In accordance with an aspect of the present invention, the stability of liposomes is improved by providing a composition in which the liposome is in an aqueous buffer, with the aqueous buffer being buffered to a pH of from 6.5 to 8.5, and preferably from 6.5 to 8.0, and with the aqueous buffer further including a polyol (in particular, glycerol) in an amount of from 0.6 g. to 1.5 g., and preferably from 0.8 g. to 1.2 g. per 100 ml. of buffer.
Applicant has found that the storage stability of liposomes is improved by storing the liposomes in an aqueous buffer as hereinabove described. Moreover, applicant has found that when the liposomes are employed in an assay system; for example, as a tracer, by using the liposomes in a buffer as hereinabove described, such buffer is compatible with the assay system and improves the stability of the liposomes in the assay system. Furthermore, the liposomes in the storage buffer may be used in the assay without the necessity of diluting the buffered liposomes prior to use.
The pH of the buffer is maintained by employing a buffering agent which is capable of maintaining the desired pH, and which does not adversely affect the liposomes. As representative examples of suitable buffering agents, there may be mentioned: 3-[N-Morpholino]-2-hydroxypropane sulfonic acid, Piperazine-N,N'-BIS[2-ethane sulfonic acid], 2-[(2-Amino-2-oxoethyl)-Amino] ethane sulfonic acid, N,N'-BIS [2-Hydroxy-Ethyl]-2-amino ethane - sulfonic acid, sodium phosphate, tris buffer, etc.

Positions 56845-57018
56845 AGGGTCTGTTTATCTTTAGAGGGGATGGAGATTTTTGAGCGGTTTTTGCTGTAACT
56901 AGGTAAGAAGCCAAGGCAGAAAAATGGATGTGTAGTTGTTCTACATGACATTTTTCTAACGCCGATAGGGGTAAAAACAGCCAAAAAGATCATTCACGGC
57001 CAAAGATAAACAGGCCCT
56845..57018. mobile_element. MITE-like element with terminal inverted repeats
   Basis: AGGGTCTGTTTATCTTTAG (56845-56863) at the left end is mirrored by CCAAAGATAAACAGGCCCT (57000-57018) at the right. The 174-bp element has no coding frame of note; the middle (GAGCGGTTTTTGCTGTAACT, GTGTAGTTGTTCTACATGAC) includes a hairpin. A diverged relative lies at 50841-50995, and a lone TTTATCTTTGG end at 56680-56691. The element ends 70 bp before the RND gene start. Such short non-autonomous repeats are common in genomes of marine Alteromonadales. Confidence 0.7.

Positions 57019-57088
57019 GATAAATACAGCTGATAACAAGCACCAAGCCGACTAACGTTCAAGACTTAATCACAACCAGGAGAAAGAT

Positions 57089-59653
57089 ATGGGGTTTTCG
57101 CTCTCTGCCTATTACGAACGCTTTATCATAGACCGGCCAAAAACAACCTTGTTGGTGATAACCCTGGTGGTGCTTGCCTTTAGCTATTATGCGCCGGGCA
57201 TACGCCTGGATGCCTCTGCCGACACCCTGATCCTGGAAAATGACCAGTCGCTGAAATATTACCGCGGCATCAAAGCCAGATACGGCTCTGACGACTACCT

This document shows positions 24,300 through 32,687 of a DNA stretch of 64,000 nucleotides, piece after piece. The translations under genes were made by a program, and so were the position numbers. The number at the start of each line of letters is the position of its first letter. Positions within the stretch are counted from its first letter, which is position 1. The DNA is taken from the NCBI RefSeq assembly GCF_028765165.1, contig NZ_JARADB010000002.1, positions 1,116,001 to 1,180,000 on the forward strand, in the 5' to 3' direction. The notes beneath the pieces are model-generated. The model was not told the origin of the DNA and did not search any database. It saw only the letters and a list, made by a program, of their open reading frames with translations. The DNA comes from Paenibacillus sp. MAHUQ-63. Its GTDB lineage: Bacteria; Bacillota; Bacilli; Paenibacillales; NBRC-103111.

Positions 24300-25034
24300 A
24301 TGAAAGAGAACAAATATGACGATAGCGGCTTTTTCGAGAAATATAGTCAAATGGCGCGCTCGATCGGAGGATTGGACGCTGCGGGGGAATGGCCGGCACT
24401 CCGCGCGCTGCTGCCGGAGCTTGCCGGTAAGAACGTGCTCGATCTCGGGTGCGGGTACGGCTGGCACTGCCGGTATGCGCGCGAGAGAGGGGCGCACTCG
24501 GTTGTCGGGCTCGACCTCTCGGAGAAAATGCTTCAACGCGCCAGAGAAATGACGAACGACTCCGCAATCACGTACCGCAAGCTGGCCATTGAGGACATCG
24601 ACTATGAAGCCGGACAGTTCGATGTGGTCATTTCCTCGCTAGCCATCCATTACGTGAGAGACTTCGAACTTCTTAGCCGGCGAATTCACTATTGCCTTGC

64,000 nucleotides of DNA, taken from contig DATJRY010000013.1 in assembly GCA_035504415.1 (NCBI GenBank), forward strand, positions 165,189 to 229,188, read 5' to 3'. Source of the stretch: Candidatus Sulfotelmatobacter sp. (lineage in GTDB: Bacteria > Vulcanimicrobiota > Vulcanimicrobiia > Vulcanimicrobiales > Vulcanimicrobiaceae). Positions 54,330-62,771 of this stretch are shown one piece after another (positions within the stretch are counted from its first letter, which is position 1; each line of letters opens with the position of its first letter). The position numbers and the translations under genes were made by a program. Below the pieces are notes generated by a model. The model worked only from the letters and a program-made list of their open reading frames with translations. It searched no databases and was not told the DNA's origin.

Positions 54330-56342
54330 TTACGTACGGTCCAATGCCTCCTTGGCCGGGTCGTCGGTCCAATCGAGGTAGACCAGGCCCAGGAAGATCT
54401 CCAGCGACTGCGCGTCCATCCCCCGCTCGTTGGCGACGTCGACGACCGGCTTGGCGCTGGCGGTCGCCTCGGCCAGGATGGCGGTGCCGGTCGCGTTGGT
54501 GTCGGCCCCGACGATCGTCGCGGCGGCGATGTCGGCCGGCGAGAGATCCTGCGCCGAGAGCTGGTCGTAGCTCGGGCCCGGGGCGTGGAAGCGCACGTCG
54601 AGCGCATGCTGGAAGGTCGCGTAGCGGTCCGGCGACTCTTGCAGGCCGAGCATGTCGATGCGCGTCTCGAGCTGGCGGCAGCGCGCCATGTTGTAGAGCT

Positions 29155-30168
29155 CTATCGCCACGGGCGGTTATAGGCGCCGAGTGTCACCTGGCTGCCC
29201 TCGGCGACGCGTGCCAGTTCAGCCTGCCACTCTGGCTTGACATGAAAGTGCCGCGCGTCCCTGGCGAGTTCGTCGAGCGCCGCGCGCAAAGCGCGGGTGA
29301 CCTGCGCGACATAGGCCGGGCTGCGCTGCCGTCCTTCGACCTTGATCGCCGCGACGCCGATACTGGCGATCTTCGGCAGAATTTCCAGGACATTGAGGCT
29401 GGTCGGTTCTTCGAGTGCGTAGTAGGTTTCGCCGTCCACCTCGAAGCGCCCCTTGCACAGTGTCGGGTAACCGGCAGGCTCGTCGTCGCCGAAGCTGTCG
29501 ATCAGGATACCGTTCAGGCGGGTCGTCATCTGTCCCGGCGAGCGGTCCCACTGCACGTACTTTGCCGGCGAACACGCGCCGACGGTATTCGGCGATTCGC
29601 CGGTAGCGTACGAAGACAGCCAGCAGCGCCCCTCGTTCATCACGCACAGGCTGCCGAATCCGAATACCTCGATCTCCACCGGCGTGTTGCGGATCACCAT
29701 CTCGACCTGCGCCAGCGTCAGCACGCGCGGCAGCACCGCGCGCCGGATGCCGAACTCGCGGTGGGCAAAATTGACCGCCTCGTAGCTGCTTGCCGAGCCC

The selection of a suitable buffer is deemed to be within the scope of those skilled in the art from the teachings herein.
In addition to the buffering agent, the storage buffer includes a polyol. The polyol preferably has a molecular weight of no greater than 1500 and is most preferably a hydrocarbon polyol. Glycerine is particularly preferred.